Together with a network of Baptist groups from around the world, the Cooperative Baptist Fellowship continues to provide relief to the victims of the April 25 earthquake in Nepal. That 7.8-magnitude earthquake killed more than 7,350 people, injured thousands more. On May 12, another large earthquake struck Nepal, leaving at least 36 people dead and injuring more than 1,100, according to the Nepalese government.
CBF has contributed an initial $10,000 to the global Baptist relief efforts and is encouraging Cooperative Baptists and friends to support the Fellowship’s response to the growing crisis in Nepal. To date, churches and individuals have contributed more than $14,200 to the relief fund.
Donations to support CBF’s Nepal Response efforts may be made online at www.cbf.net/nepal or by mailing a check payable to “CBF” with 17029-42050 in the memo line to:
Cooperative Baptist Fellowship
P.O. Box 102972
Atlanta, GA 30368-2972
Following the April 25 earthquake, CBF also deployed Eddy Ruble, one of CBF’s field personnel who serves in Southeast Asia and is a seasoned disaster response expert, to Kathmandu, the densely-populated capital of Nepal where at least 1,150 people died, to make initial assessments and plans for the Fellowship’s role in the relief efforts.
Within Ruble’s first week in Nepal, he has been able to give practical assistance to the United Mission to Nepal (UMN) as the group organizes a solid NGO based response throughout the affected region.
The following photos and descriptions are from CBF field personnel Eddy Ruble:
Traditional village homes in Nepal skillfully use the natural resources readily available in the steep valleys of the Himalayan Mountains. Traditional homes consist of 12 to 18 inch thick walls made of mountain field stone and mud mortar. They have no steel reinforcement. The 7.8 magnitude earthquake and substantial aftershocks turned an estimated half million village homes into piles of rubble, rendering the houses completely unusable.
Churches typically meet on Saturdays in Nepal, so when the earthquake struck on April 25, many churches were filled with people. The church in Alfa was a three-story building that collapsed during a worship service taking place at the time of the earthquake, killing 8 church members including the pastor’s wife and children. Two church members are still missing and are assumed to be buried in the rubble.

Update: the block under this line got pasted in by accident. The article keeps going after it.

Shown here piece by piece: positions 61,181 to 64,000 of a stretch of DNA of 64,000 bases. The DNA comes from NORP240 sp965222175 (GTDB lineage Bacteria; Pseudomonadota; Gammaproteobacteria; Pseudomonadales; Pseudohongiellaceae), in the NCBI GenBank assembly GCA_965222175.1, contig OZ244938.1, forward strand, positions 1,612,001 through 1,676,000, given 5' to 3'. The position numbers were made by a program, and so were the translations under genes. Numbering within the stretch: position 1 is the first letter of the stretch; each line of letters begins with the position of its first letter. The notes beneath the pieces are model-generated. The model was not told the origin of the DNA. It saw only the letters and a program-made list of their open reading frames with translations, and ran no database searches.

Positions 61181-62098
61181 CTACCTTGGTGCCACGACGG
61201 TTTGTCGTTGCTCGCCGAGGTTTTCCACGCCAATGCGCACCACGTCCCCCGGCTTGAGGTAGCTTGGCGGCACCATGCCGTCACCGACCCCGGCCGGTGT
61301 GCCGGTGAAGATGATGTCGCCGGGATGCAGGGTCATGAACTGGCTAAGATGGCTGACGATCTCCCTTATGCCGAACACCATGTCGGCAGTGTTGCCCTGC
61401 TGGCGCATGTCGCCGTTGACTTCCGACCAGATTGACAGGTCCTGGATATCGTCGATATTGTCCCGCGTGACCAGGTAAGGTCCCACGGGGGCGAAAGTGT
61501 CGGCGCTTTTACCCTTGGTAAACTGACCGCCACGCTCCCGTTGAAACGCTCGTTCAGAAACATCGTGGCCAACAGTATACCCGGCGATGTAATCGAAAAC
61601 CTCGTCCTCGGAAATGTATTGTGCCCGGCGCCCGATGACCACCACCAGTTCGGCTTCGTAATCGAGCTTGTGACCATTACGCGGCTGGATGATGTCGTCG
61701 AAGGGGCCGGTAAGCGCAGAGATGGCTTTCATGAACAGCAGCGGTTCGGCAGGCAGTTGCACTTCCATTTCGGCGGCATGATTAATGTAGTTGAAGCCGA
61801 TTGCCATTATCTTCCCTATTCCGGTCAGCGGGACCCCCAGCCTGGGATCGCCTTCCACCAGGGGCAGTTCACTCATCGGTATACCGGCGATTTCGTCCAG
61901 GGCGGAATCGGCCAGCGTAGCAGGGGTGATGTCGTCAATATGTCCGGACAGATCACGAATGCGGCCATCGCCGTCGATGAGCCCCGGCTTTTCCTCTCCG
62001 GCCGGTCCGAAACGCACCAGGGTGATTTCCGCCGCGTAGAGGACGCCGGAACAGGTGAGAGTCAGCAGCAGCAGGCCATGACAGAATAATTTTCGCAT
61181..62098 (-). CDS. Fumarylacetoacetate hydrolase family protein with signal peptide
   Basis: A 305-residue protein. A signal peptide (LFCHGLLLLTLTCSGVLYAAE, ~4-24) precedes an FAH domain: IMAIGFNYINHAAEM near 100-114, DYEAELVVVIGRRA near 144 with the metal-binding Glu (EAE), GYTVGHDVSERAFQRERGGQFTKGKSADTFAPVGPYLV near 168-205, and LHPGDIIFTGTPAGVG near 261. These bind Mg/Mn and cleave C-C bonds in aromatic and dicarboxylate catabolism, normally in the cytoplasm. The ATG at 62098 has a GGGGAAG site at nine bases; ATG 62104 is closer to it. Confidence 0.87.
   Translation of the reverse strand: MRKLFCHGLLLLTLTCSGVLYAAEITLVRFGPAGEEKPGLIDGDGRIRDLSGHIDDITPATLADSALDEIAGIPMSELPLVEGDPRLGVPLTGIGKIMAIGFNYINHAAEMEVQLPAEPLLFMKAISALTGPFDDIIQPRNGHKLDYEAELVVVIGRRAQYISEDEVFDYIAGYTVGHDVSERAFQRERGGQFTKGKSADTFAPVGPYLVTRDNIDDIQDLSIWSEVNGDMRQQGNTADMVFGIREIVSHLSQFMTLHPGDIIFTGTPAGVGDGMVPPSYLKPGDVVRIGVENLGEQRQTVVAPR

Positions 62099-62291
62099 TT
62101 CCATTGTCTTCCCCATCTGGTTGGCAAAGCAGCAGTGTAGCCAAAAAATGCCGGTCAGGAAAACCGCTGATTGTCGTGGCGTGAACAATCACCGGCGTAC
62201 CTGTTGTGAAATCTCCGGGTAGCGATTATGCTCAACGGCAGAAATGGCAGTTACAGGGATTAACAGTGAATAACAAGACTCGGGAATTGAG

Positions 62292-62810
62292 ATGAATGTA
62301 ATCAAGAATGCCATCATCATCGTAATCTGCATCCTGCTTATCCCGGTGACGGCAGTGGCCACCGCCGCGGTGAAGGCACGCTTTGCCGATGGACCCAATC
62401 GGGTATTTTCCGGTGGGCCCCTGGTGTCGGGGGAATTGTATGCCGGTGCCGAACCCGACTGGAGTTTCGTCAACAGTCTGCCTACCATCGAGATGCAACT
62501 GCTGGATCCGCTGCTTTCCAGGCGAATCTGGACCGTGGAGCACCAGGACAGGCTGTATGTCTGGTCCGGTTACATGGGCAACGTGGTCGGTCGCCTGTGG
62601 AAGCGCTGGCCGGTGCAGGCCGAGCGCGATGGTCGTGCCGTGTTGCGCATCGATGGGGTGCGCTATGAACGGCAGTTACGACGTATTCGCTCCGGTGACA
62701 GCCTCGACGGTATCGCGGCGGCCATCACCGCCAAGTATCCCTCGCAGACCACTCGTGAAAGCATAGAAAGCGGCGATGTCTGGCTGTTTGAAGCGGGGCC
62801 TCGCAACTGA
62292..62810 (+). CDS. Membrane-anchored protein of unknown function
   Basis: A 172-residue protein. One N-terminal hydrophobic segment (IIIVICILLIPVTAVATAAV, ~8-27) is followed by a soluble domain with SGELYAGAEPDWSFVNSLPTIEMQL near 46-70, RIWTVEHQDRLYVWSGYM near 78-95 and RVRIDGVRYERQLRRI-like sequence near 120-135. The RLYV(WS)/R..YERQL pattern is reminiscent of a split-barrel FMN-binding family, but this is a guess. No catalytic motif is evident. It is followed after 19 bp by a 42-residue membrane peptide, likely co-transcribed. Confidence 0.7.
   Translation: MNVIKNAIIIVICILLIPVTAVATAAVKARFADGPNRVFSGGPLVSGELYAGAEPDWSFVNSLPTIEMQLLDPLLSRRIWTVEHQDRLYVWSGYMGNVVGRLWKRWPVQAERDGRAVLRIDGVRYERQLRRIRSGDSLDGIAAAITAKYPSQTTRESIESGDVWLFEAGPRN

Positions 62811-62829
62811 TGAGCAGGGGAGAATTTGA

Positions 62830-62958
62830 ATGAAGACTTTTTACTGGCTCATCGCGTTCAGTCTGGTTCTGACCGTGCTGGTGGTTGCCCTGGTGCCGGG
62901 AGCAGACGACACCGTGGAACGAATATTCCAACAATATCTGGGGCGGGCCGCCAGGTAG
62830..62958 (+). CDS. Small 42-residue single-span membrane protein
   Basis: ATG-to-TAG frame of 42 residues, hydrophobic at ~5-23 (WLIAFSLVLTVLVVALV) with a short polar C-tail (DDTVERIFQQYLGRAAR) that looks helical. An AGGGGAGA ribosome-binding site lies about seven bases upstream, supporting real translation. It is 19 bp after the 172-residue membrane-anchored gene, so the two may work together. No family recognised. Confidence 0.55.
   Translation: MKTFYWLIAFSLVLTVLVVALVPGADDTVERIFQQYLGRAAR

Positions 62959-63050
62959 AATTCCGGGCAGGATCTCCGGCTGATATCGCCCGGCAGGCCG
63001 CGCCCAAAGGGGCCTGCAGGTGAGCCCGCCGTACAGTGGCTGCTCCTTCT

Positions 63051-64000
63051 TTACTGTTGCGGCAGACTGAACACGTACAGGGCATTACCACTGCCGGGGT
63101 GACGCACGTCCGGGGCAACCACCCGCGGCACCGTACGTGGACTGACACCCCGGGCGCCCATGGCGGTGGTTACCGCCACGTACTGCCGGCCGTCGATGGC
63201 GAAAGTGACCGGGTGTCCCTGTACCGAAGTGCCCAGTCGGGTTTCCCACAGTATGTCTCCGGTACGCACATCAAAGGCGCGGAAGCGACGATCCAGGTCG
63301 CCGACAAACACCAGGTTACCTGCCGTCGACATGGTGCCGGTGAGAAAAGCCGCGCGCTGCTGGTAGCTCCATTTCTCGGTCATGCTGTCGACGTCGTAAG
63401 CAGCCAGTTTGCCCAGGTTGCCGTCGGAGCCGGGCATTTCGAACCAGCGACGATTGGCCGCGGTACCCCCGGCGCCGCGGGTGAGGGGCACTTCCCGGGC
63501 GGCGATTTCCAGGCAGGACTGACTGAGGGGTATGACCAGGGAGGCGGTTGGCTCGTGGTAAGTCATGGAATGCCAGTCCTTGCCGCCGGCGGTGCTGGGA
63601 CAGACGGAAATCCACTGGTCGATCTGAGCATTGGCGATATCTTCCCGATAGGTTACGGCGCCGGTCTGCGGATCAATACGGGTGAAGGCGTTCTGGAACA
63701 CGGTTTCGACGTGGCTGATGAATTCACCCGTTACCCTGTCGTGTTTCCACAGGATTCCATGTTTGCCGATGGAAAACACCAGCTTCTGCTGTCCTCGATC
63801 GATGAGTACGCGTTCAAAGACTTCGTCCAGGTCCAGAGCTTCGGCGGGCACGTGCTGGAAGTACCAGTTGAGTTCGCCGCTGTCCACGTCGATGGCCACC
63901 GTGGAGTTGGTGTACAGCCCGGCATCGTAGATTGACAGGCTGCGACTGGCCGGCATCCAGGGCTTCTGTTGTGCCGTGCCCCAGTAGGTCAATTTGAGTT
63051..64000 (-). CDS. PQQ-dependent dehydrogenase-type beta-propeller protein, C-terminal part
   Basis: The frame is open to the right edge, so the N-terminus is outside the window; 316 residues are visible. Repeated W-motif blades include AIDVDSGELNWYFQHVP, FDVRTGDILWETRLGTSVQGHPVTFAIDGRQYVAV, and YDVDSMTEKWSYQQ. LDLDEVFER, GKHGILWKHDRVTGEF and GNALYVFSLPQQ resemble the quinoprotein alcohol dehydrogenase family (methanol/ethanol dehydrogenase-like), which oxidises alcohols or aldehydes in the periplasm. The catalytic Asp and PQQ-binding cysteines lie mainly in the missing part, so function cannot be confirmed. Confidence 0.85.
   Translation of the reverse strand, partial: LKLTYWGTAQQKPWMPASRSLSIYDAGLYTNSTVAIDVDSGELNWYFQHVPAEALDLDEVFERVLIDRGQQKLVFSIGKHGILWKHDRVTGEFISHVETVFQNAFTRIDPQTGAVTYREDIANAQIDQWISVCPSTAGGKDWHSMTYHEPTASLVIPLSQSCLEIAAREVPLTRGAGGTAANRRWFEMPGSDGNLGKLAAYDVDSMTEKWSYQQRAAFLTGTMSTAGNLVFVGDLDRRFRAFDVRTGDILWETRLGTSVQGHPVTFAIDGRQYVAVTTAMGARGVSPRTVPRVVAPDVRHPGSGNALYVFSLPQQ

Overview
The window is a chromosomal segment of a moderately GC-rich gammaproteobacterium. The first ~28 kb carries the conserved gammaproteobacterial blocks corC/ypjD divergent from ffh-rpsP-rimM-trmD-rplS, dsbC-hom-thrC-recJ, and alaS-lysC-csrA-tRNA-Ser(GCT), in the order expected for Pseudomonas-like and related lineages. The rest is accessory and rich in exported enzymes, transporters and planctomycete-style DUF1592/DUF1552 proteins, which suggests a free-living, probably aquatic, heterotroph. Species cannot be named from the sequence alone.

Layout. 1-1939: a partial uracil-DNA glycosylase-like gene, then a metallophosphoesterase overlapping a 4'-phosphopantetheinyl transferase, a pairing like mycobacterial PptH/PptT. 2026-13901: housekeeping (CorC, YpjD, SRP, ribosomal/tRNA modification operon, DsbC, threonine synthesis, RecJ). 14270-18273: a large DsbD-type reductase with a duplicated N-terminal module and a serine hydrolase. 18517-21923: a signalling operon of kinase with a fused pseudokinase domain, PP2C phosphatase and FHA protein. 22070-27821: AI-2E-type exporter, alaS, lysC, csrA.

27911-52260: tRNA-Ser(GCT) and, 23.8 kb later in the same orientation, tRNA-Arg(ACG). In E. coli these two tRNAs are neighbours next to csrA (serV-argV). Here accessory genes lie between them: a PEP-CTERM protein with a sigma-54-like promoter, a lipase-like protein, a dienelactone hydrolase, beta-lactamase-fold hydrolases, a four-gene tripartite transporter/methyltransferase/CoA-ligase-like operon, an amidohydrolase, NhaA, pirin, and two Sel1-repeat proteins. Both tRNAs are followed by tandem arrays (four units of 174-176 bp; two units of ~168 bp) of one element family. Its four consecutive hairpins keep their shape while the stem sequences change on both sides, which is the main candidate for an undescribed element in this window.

Damage from the earthquake is affected by many factors—these include the depth of the earthquake, proximity to the epicenter, terrain and topography and the networks of micro fault lines which are in a web beneath the earth’s crust. The type of construction and quality of construction can also play a huge role in the likelihood of building damage or collapse.
The vast majority of damage and destruction is among the 50 to 100 year old buildings without any steel reinforcement. Most concrete frame buildings built in the last 30 years withstood the earthquake with minimal damage. The closer buildings were to the epicenter of the earthquake or one of the major aftershocks, the greater damage they suffered. In rural communities, the damage can be sporadic, devastating some communities more than others.
In Kathmandu city the vast majority of modern concrete-frame high rise buildings (5-7 stories) sustained minimal damage. (Some modern buildings with poor design or faulty foundations did suffer catastrophic structural damage.) Many very old buildings and ancient temples suffered total or partial collapse. The most heavily damaged areas are in sporadic neighborhoods around the outskirts of Kathmandu.
We continue to lift up prayers for the people of Nepal in the wake of tumultuous natural disaster—for those who are hungry and without shelter, for those who are grieving, for all those who are suffering. We give thanks for those individuals and agencies that are lending a hand, implementing strategy, and showing love to the people of Nepal, and we pray for their safety as they work to rebuild alongside the Nepalese people.
To give to CBF’s Nepal Response visit www.cbf.net/nepal.